Washington • The Bureau of Land Management leased more than 135,000 acres of public land in a massive auction this week that will allow more oil and gas exploration in the Uinta Basin.

Most of the parcels leased are in the Book Cliffs region, an area known for big game, as well as a plant that may be placed on the endangered species list. It’s the largest undeveloped region in the basin.

In northern Utah, there were no bids in the auction for land near the Golden Spike National Historical Park, though the parcels remain available for over-the-counter purchase at $1.50 an acre for the next two years.

Environmentalists argue that the BLM is rushing through leasing of public lands at an increasing rate as part of the Trump administration’s push to develop U.S. energy dominance.

“BLM’s leasing decision ignored greenhouse gas pollution and climate change impacts from oil and gas development and the agency provided the same – unlawful – justifications for its failure to analyze these impacts that were struck down earlier this month by a federal court in Washington, D.C.,” said Landon Newell, a staff attorney with the Southern Utah Wilderness Alliance. “This leasing decision will meet the same fate.”

A federal judge ruled last week that the BLM could not offer new leases on public lands in Wyoming without further environmental assessment and ordered a review of hundreds of current leases because the government hadn’t thoroughly probed their impacts on climate change.

The ruling didn't affect Utah, though environmental groups say it provides a roadmap to challenge scores of leases in the state.

This week’s lease auction yielded just over $7.2 million, a low sum in the oil and gas business and an indication, SUWA said, that energy companies don’t have immediate plans to drill and that the supply of public lands is eclipsing demand.

The BLM, under President Donald Trump, has auctioned off seven times more public lands than former President Barack Obama over a similar time period, according to SUWA.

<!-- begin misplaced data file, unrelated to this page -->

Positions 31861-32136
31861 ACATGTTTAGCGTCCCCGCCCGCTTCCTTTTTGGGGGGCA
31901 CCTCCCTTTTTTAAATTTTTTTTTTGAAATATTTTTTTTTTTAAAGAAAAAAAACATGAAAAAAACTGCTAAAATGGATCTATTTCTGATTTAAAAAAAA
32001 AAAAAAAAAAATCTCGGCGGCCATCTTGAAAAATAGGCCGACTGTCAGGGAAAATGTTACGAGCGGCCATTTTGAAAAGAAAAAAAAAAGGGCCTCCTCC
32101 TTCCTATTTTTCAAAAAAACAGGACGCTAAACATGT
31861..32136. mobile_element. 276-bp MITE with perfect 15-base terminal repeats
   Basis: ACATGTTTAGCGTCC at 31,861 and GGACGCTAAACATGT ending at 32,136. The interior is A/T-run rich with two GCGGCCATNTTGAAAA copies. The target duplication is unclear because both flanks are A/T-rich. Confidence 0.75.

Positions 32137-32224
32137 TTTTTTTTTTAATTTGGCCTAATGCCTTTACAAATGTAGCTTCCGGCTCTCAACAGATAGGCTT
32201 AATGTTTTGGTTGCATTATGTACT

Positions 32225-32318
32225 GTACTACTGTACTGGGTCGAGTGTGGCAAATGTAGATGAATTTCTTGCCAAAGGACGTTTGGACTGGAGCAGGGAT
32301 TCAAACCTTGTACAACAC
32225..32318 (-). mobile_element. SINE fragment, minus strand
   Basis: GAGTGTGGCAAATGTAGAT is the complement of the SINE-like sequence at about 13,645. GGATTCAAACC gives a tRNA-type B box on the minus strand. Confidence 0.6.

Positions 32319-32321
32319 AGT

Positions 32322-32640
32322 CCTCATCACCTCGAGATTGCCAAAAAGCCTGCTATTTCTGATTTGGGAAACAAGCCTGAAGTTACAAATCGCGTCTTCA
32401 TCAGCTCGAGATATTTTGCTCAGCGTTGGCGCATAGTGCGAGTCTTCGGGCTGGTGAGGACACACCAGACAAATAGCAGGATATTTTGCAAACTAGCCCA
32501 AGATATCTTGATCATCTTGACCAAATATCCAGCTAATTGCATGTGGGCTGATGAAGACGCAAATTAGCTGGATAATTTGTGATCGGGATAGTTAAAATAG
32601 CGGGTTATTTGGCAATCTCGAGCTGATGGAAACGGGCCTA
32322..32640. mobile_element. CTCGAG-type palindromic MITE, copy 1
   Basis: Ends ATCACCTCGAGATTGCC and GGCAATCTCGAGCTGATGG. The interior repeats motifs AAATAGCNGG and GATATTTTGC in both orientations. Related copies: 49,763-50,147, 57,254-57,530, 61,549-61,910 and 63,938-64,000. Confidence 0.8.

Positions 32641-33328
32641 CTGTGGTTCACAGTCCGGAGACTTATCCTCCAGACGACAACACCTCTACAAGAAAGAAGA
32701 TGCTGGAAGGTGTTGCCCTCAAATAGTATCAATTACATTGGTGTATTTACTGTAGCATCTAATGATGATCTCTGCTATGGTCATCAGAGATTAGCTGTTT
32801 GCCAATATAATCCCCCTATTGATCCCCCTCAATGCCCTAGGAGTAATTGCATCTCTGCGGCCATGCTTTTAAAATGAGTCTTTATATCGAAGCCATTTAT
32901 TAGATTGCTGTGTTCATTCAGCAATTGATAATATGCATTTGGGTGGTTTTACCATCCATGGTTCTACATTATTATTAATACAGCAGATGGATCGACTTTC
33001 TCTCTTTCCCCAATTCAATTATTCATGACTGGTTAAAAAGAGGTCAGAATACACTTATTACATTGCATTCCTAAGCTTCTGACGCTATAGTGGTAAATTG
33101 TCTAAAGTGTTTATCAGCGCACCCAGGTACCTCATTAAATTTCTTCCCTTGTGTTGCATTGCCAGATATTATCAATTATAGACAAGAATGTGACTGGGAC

“With this sale, the Trump administration has followed a well-worn path of ‘lease first, and think later,’ the same approach taken by the George W. Bush administration’s ‘drill here, drill now’ policies,” Newell said. “This approach, which has riddled Utah’s wild and culturally significant public lands with leases and should come as no surprise given that it’s the same political appointee – David Bernhardt – steering the Interior Department.”

Trump has appointed Bernhardt as Interior Department secretary and the Senate is expected to hear from him this week on his way to being confirmed by the GOP-led chamber.

About 90 parcels were leased out of the 111 that the BLM offered up in Utah.

The bureau shelved the proposal to lease 19 parcels of land near the original boundaries of the Bears Ears, Canyons of the Ancients and the Hovenweep national monuments after protests by SUWA and others. However, those areas could again be on the market in another auction scheduled for September.

Josh Ewing, the executive director of the Friends of Cedar Mesa, which seeks preservation for areas in Utah's southeastern region, said it's likely just a a temporary move from the government leasing out those lands rich in archeological assets.

“It looks like it may just be a procedural delay and they'll be back on the auction block or the fire sale for September,” Ewing said.

He said the sale shows that oil and gas companies may be stockpiling leases because of low prices and the glut of leases already offered.

“At a certain point, you’re just not going to pay that much to sit on these leases,” Ewing said.